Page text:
Monday, November 12, 2012

Film Festival: day 3

Synopsis:  When Margarita, an illegal Mexican nanny, is fired by her cash-strapped yuppie employers, it sets in motion a chain of events that leaves her torn between loyalties and the law. Desperately in love, but feeling rejected by her shy, commitment-phobic girlfriend, Margarita becomes resigned to starting a new life back home in Mexico. The family quickly discovers that Margarita’s modest salary is the only good investment they’ve ever made and hatches a series of ill-conceived schemes to keep her in the country.  Suddenly, it seems like everyone wants to save Margarita; everyone that is, except the one person she actually wants to be saved by. In the guise of a family drama, Margarita looks, through the eyes of a hard-working illegal, at social injustice as it relates to class, race and immigration policy. With warmth, humor, and candor, Margarita also tells the story of the disillusionment, resentment, and alienation that inhabit the margins of our closest relationships.

My thoughts:  If you're like many you believe all illegal aliens should be deported, this film will cause you to think twice about such a blanket policy.  Beautifully acted, this story helps illustrate the very real human side of the immigration issue.  I liked this film a lot.

Time to Spare
Synopsis:  Maarten, a gay, 40-something music teacher, goes through empty nest syndrome when his savvy younger sister Molly decides to leave the home the two have long shared, to move in with her boyfriend. Her departure does open up new opportunities to him, however, when he meets Arthur, a closeted but very attractive man, and the two hit it off despite their differences. All does not go smoothly in either couple’s relationship, and soon Molly is moving back home and reconsidering her options even as Maarten’s mate Arthur reconsiders his own. Can true love ever be found in a world where all truth is relative?  First time feature film writer/director Job Gosschalk evokes terrific performances from his gifted cast in this vividly rendered seriocomic melodrama. The complexity of characters and storyline combine to create a richly moving tale that evokes both laughter and tears.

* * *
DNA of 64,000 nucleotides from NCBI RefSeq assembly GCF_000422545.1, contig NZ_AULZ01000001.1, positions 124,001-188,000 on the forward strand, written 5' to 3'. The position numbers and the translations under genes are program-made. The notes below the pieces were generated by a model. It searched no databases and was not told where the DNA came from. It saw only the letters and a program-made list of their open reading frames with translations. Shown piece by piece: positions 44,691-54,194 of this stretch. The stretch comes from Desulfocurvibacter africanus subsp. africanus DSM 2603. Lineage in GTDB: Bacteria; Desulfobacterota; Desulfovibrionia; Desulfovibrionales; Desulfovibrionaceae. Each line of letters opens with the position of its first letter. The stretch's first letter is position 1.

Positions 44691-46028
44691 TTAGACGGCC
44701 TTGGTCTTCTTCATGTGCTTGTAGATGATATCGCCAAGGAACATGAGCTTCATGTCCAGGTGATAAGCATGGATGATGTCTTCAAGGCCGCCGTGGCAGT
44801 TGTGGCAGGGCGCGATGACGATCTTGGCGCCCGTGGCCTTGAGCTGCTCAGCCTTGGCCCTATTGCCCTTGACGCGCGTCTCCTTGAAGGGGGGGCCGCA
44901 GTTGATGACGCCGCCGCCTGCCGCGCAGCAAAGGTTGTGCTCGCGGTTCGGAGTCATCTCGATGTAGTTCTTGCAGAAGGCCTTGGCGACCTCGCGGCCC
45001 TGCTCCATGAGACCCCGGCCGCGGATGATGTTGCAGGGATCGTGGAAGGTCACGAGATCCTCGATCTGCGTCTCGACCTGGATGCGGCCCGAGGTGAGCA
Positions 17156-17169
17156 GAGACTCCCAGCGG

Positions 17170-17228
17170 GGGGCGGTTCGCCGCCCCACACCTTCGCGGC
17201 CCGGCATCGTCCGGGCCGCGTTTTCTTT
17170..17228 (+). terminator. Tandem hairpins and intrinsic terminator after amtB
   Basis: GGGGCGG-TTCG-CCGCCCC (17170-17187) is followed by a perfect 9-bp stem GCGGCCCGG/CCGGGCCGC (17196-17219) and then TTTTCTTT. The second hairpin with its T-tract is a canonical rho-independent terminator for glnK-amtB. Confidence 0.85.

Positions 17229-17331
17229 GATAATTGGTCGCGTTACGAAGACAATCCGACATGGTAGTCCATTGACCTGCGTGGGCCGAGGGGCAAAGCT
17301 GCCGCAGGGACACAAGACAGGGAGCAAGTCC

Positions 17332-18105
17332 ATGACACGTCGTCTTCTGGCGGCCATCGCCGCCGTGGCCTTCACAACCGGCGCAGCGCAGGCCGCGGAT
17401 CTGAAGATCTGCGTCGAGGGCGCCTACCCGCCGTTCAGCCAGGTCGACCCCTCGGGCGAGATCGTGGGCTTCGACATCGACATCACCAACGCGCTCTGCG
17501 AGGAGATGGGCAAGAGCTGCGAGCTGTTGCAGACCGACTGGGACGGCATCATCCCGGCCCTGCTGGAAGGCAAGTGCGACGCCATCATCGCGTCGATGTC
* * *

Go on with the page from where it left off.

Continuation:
My thoughts: This film was great.  It expands one's definition of family and how far family members will go for each other.  Watch a trailer here.

Out in the Dark
Synopsis:  Nimer, a Palestinian student, is dreaming of a better life abroad. One fateful night he meets Roy, an Israeli lawyer, and the two fall in love. As their relationship deepens, Nimer is confronted with the harsh realities of a Palestinian society that refuses to accept him for his sexual identity, and an Israeli society that rejects him for his nationality. When his close friend is caught hiding illegally in Tel Aviv and sent back to the West Bank, where he is brutally murdered, Nimer must choose between the life he thought he wanted and his love for Roy. First time director Michael Mayer crafts a romantic drama that refuses to play it safe and in doing so captures the intensity of a relationship that is put under immense pressure every single day. Love between barriers leads to a life in the shadows and being left out in the dark.

My thoughts: I thought this film was great.  The story was solid, the acting was superb, the dilemma was very real and timely.  Also, it didn't hurt that both lead actors were hot.

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